Senator Jane Hume
That’s interesting that you say that if we did that, that would be the first time you would essentially have differential tax treatments. And that’s exactly what superannuation is, a differential tax treatments for genders. Now, I’m not entirely sure that that’s appropriate. I think that there are probably better ways to get to where we need to go.
On top of that, we probably need to consider that some of the rules that people are encouraging us to make or the changes that people encourage us to make are based on superannuation balances for people that are in their 20s and 30s.
And, of course, in your 20s and 30s, you’ve got potentially 30 or 40 years ahead of you to change careers, to take a different path and make more contributions. There’s an awful lot of life ahead of you. Making policy decisions with a 40 year timeframe is actually a very difficult thing to do and and often is a very blunt instrument to solve a particular problem.
Let’s move on to the royal commission’s recommendations around financial services and super. Some of them haven’t been implemented yet. What are your top priorities ongoing?
Senator Jane Hume
Well, interesting you should say that obviously the royal commission focused very much on consumer protections and it was things like governance and culture within superannuation. And one of the things that it also focused on is whether superannuation should, you should essentially be, I think the word he used was, stapled. You should have a stapled account to you. Now that echoed a report that came from the Productivity Commission, which is probably the most relevant report or recommendations around superannuation. That Productivity Commission report said that superannuation has served Australians very well indeed, but it certainly wasn’t a perfect system.
But this proliferation of duplicate accounts out there was causing significant costs to Australians. And consistent, underperforming funds that people couldn’t get in and out of, that was a problem. Insurances that were inappropriately applied and also very high fees. And the combination of these things was making our system inefficient. Now, those issues are the issues that I’ve been working on for the last year or so. And through changes like the Protecting Your Super legislation, Putting Members Interests First legislation.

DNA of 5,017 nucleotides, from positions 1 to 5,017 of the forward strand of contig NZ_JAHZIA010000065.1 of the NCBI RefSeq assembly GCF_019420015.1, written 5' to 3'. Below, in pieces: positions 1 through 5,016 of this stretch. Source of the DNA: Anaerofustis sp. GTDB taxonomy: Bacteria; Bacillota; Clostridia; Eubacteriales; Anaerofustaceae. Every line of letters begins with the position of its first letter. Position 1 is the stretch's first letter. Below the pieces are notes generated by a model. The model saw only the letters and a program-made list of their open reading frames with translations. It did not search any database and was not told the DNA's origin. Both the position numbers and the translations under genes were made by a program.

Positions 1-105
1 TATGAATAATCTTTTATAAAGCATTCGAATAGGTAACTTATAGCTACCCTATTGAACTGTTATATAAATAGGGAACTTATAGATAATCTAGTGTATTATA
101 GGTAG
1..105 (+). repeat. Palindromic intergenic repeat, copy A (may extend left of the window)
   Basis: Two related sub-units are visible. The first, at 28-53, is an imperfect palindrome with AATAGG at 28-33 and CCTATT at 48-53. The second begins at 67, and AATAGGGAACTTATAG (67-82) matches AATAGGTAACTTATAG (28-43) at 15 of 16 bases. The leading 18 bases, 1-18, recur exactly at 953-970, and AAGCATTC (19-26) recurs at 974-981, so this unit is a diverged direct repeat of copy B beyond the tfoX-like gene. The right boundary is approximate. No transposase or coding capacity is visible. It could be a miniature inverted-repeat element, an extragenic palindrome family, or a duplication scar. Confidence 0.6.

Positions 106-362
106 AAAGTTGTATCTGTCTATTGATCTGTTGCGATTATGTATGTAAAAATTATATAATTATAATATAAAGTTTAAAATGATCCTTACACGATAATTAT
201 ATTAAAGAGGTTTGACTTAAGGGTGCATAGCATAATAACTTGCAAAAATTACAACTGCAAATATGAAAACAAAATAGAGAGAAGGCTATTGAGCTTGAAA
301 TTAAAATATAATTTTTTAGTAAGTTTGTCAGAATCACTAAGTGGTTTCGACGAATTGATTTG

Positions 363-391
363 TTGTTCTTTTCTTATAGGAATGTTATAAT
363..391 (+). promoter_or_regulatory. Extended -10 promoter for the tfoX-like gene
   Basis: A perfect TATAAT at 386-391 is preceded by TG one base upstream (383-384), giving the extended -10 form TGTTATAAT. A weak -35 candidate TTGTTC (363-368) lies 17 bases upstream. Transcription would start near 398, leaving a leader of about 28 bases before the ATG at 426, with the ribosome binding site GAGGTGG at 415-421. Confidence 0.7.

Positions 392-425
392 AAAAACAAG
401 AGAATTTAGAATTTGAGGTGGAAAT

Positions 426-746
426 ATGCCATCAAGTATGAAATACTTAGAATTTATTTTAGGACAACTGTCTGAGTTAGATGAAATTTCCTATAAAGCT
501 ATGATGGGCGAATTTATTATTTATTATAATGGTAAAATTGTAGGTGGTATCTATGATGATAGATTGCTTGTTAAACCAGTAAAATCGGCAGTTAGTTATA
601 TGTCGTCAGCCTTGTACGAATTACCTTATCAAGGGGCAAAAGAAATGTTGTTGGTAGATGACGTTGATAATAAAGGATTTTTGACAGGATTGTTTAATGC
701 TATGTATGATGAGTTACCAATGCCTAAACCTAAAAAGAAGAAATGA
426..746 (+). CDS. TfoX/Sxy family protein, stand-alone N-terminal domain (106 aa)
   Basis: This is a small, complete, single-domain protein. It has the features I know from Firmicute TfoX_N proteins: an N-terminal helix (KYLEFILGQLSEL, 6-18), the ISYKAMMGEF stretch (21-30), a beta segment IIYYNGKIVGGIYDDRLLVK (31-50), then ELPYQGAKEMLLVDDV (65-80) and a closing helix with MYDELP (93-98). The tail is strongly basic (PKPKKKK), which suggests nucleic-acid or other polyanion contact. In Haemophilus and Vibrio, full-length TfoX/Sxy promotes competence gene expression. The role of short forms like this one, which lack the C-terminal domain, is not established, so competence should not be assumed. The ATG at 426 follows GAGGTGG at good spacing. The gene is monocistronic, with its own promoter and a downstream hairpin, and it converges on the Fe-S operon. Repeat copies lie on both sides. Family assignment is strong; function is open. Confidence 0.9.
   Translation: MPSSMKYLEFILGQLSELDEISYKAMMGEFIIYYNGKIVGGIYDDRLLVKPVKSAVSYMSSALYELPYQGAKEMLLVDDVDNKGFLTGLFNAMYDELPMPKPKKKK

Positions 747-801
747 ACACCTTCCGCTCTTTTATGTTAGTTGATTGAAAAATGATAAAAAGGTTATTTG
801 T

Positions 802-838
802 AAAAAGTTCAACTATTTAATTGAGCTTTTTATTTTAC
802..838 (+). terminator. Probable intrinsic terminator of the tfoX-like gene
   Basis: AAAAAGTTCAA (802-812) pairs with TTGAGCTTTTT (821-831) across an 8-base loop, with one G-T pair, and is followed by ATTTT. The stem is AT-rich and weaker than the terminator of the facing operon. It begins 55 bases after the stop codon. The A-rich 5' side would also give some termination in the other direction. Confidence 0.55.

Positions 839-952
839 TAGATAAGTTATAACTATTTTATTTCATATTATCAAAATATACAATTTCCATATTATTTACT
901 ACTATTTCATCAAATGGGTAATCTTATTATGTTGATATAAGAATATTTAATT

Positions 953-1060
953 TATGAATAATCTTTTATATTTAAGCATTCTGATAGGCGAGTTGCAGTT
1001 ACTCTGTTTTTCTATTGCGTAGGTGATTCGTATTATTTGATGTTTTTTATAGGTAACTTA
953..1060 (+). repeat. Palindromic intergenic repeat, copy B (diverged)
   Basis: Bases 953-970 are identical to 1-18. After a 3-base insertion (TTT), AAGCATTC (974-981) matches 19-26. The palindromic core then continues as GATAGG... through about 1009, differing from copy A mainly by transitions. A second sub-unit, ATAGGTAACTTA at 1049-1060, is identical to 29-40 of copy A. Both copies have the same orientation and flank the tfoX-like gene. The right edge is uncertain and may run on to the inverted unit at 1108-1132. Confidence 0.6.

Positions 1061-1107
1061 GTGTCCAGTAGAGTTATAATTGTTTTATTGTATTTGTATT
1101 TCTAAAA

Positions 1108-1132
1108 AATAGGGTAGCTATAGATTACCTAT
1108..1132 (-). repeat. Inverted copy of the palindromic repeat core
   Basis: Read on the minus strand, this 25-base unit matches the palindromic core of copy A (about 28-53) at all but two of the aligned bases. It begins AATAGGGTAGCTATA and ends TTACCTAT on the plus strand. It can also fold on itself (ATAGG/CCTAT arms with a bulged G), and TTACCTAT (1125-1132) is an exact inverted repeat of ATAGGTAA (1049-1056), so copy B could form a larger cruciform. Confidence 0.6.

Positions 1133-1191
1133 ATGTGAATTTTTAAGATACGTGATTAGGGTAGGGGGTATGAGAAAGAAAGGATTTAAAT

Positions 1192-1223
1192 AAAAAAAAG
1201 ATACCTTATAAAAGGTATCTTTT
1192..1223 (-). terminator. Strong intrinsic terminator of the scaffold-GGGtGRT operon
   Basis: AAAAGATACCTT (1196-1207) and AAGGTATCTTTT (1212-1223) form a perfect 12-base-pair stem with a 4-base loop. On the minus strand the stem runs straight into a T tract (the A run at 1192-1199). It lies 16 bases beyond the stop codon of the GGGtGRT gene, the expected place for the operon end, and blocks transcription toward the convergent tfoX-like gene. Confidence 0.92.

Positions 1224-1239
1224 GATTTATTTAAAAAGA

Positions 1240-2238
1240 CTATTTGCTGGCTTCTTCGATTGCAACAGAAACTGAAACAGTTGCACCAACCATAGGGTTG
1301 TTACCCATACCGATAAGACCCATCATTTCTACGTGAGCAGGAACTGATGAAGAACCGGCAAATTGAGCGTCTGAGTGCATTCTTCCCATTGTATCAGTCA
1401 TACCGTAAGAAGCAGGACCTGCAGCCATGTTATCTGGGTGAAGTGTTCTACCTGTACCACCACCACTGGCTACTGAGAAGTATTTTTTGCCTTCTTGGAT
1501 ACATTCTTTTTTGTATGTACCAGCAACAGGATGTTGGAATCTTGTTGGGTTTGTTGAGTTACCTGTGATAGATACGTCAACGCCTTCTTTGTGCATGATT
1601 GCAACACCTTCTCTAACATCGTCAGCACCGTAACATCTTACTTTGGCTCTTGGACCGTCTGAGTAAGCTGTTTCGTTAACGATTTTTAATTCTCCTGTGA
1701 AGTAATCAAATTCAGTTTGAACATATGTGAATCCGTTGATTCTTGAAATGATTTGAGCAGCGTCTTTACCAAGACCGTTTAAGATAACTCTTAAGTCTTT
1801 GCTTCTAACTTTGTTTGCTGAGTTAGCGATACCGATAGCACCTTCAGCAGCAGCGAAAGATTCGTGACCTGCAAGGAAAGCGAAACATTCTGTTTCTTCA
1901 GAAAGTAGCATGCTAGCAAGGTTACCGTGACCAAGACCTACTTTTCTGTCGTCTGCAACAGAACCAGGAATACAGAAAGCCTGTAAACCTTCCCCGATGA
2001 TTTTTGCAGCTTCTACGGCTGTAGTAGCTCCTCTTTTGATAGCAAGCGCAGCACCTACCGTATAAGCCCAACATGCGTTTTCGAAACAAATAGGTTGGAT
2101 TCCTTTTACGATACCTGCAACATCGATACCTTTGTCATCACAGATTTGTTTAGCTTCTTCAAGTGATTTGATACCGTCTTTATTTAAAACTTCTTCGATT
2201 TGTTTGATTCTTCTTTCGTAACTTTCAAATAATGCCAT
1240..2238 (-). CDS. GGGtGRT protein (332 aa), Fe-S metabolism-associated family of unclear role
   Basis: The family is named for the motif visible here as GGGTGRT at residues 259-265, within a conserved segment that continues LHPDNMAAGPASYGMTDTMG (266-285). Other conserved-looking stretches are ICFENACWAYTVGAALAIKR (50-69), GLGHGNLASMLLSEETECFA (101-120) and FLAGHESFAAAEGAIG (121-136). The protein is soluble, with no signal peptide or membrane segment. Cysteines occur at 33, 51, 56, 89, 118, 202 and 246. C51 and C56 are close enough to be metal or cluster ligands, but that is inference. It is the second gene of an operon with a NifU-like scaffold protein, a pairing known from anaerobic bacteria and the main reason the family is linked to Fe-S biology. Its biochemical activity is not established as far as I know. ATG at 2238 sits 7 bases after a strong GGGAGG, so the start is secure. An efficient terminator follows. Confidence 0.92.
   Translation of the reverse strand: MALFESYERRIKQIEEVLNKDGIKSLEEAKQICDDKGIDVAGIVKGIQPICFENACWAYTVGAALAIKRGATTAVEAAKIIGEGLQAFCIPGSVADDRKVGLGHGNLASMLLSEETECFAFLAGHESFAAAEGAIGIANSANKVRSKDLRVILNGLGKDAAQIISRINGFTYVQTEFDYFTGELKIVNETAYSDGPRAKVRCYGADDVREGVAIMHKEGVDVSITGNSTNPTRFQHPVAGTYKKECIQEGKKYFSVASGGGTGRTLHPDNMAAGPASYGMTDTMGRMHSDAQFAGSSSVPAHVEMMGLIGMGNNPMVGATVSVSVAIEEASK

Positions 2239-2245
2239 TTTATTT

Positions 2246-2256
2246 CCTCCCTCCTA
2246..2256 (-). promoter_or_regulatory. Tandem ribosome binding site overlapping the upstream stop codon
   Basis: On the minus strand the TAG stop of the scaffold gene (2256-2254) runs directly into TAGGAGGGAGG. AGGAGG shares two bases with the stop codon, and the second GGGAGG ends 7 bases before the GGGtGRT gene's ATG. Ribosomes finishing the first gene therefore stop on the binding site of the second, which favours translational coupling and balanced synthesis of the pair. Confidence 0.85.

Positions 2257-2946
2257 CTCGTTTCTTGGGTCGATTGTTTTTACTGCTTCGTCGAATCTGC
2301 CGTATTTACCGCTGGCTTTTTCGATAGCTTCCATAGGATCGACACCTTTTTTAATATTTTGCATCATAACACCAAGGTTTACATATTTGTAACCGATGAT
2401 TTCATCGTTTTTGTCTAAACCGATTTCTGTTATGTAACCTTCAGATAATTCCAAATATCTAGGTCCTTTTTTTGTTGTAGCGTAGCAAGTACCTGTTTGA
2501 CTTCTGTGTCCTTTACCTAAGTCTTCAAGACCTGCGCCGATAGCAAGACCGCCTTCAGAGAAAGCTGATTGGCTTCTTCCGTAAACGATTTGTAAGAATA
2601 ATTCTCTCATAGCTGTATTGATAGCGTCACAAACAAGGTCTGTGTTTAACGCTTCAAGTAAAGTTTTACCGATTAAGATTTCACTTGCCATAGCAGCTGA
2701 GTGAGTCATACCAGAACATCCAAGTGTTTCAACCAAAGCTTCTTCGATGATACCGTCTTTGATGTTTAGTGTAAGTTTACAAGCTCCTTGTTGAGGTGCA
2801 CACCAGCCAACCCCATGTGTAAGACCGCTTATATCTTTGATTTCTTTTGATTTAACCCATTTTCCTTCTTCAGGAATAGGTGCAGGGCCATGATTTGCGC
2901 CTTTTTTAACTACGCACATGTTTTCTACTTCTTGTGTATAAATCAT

And just a fortnight ago, we passed Your Super, Your Choice legislation that will actually reduce those number of duplicate accounts. Your Super Your Choice, for instance, all that legislation did was remove the ability of an employer to put a clause into your employment contract that said you must be in this super fund.
Because if I want to push trolleys at Coles, I don’t want to be told that I have to be in Rest. I’m quite happy being in Hostplus, for instance.
And the fact that we were being forced into particular super funds meant that that proliferation of duplicate accounts was still going on. So that’s a really big change. On top of that, Protecting Your Super legislation allowed for data matching within the ATO. Using tax file numbers they can identify duplicate accounts. And if there is a dormant account there, a zombie account as the Productivity Commission referred to it, it will then automatically roll that over into your active account. Now, instantly you reduce your fees, you potentially reduce the double insurance premiums.
And it makes it a far more efficient system. And I think that we’ve been very successful in that. The system now looks very different the way it did just a few years ago.
Back to the royal commission’s recommendations. Will the bulk of the government’s response to this be delivered by the end of this year, as was expected as the timeline?
Well, the royal commission recommendations covered far more than just superannuation, and they have been implemented in a sort of staged way. Obviously, the plan was to implement all of the royal commission recommendations by the end of 2020. And then COVID kind of got in the way. We pushed that back by six months. So by the end of this year, the vast majority of the royal commission recommendations will be underway. By the middle of next year they will all be underway.
Minister, thanks very much for your time.
Senator Jane Hume
It’s been terrific to talk to you, Tracey.